Trump’s Instagram account fully proclaims and stages his true dedication to leadership and his authentic power. The essay now wants to focus on three recurring visual motifs on his Instagram account that underline and visually construct authentic leadership: (1) Trump sitting behind his desk in the Oval Office surrounded by a group of people, (2) Trump sitting at large tables with a lot of people and media, and (3) a series of staged images creating an archetypical presidential persona.
Many of the Instagram images depict Trump sitting behind his desk at the Oval Office in the White House surrounded by a group of people who literally stand behind him, smiling or watching him as he signs executive orders. The post from February 27, 2017, is a representative example and shows a crowd of twelve people, all men, all wearing black suits and some sort of tie. They form a visual shape that looks like a wall behind Trump who is the only one sitting behind his desk. The photograph seems like an amateur shot rather than a professional White House documentary photograph: the transoms of the windows in the background are tilted, the contrast between the dark suits and the light from outside is too stark, the exposure of the image is a bit too low and the reflection on the desk is very prominent and distracting. The picture looks like a hasty shot someone took during a group trip. In this regard the image denies any professionalism and thus to be a beautiful picture. This photo conveys that it is more important what these people did than how they look. Trump’s Instagram desk pictures don’t claim to be aesthetically pleasing or made to last, but rather to document the not yet materialized results of a successfully accomplished work alluding to force.
But what exactly did these people work on and who are they? The caption of this Instagram post provides some information. It is Trump who talks to us: “Great meeting with CEOs of leading U.S. health insurance companies who provide great healthcare to the American people.” The people behind Trump, who are not disclosed by their names, are in fact the same that profit from the healthcare system right now. And apparently they can make their concerns and voices heard. Two things are odd because they are missing, both in the picture and the caption. The American people, although evoked in Trump’s post, aren’t present in the photograph: it is the economic elite that negotiates with Trump. Furthermore, Trump doesn’t feel the urge to reveal what has been decided on behalf of the American people. What’s important to Trump’s message is the unity of those in power to define the fate of the American people. They all know that something “great” is coming along.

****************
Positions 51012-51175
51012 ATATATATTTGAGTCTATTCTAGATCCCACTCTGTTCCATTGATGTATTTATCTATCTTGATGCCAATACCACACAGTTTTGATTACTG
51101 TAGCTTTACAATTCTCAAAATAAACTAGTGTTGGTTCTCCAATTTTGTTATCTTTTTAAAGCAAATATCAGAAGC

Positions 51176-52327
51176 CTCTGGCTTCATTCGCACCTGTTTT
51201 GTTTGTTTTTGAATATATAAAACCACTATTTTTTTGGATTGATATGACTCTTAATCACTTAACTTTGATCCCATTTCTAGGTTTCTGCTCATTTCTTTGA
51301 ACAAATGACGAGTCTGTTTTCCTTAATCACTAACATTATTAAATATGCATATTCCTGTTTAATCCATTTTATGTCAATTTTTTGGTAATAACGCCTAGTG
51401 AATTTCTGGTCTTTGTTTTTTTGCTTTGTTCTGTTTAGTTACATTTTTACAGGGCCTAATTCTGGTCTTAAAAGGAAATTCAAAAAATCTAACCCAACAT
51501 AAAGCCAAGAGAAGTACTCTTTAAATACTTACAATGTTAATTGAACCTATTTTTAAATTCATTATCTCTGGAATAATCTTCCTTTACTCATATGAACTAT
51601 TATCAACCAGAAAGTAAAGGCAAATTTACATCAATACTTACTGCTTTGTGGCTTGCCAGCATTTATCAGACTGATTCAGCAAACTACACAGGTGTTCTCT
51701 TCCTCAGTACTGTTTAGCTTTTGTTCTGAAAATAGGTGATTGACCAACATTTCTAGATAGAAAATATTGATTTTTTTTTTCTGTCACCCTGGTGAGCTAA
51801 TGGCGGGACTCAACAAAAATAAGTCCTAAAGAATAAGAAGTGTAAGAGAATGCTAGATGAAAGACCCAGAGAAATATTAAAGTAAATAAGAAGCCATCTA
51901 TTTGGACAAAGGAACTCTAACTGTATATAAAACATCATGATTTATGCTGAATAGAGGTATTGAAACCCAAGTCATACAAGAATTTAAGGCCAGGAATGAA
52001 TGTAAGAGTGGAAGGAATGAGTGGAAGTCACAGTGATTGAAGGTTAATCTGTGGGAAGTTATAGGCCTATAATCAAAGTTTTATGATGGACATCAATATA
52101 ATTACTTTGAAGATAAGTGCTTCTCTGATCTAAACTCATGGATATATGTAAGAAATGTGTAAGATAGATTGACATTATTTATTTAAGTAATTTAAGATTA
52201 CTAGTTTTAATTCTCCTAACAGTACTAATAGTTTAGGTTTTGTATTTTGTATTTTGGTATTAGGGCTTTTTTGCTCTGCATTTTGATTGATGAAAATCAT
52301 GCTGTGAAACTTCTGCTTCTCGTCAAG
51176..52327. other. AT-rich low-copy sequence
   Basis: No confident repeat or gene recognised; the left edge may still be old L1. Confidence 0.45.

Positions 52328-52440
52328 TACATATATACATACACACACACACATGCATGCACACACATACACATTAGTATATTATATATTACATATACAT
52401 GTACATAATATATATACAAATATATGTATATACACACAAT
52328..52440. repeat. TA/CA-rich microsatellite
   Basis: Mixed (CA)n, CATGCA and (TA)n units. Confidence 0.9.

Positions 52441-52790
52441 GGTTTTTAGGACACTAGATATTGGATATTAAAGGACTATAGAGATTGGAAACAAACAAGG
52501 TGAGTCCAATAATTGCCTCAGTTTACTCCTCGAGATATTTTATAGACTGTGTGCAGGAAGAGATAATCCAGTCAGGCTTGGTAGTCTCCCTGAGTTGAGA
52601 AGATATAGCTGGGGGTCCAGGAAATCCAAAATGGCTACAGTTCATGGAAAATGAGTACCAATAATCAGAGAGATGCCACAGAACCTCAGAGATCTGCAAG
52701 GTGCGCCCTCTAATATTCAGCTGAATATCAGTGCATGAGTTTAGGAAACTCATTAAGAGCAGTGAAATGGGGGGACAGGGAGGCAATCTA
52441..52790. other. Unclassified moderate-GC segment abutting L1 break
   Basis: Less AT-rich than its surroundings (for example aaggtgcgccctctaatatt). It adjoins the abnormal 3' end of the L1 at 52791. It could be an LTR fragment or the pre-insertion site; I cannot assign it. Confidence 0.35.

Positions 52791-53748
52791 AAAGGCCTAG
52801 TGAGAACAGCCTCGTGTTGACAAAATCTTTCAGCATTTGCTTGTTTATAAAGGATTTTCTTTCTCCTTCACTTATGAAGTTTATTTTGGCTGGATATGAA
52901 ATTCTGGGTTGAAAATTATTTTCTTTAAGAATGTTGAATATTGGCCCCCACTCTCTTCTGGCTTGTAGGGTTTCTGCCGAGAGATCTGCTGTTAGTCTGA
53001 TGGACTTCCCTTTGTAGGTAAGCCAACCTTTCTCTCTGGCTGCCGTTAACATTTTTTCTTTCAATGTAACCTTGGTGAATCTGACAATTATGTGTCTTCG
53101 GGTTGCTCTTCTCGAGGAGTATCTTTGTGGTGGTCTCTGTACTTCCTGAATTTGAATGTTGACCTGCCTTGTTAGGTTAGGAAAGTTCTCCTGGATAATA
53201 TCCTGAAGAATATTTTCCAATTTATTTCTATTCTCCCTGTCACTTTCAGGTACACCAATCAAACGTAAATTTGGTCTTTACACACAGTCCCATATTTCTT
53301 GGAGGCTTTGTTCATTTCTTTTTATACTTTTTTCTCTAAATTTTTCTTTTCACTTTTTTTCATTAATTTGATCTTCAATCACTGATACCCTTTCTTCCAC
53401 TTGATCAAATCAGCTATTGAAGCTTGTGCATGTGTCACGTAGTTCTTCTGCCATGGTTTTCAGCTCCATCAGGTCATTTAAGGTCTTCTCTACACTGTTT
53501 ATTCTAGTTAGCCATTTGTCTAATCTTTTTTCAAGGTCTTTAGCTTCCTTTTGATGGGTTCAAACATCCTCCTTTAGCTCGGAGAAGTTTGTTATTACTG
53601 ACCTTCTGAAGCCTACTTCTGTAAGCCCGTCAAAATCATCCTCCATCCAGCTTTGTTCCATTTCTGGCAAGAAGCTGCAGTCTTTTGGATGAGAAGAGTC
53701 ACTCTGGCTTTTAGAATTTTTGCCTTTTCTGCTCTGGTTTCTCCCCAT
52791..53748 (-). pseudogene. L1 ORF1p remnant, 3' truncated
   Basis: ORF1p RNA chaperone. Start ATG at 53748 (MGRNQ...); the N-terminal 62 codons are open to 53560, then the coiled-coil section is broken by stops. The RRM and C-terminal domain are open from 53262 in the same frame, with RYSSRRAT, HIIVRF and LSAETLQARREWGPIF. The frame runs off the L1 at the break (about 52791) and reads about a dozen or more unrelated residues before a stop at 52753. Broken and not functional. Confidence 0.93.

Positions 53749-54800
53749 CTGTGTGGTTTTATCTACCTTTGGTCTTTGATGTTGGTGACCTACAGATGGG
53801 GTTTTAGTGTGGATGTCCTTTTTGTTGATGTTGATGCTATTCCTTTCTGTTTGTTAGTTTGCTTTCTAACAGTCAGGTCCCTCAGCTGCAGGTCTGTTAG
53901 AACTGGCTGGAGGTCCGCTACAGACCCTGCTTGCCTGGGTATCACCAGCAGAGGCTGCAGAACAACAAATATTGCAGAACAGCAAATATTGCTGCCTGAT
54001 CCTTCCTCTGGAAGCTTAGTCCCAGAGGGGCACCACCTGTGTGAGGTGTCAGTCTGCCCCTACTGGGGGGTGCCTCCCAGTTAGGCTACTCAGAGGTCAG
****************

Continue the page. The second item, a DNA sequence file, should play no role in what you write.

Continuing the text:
The second recurring form of images depict Trump sitting at a large round table in a conference room talking to decision makers and cabinet members. Like the previously discussed type of image, this composition shows the president in a working situation. The post from March 13, 2017, presents the president on the right side of the table and Vice President Mike Pence, Attorney General Jeff Sessions and Secretary of the Treasury Steven Mnuchin among others on the left. Only half of the picture is dedicated to the persons sitting at the table; the other half shows background and boom arms holding big microphones. The image is carefully composed visually, with the person seated at the end of the table situated in the exact center of the frame. The two busts in the background emphasize the static composition of the picture, which the massiveness of the table further underlines. Only the microphone boom arms add some dynamism to the image by jutting out diagonally. Everyone in this photograph is either directed towards or pays close attention to Donald Trump who in a visual demonstration of power holds his left wrist with his right hand. The caption on the right reads: “Proud to welcome our great Cabinet members to The White House this afternoon with VP Pence. #USA.”
What this post reveals is that Trump and his allegedly competent cabinet members are an attentive and solid group of people who were summoned by Trump to discuss political matters. And the press–although Trump doesn’t like it–attended the cabinet meeting to record and report. Beyond that, the image and caption remain void. In almost all of these images depicting Trump in meetings and roundtables, the specific political content is missing. What matters in Trump’s political communication is the mere image of a hard-working president and his staff who make “great” things happen. The images perfectly illustrate the difference between his aggressive agenda and its visual-rhetorical communication. The communication shifts away from any concrete political content towards an image of strong leadership and capable leaders who get “things” done. To consolidate this message with the viewer the Instagram account repeats the same kind of image over and over again, with slightly different angles and a different cast.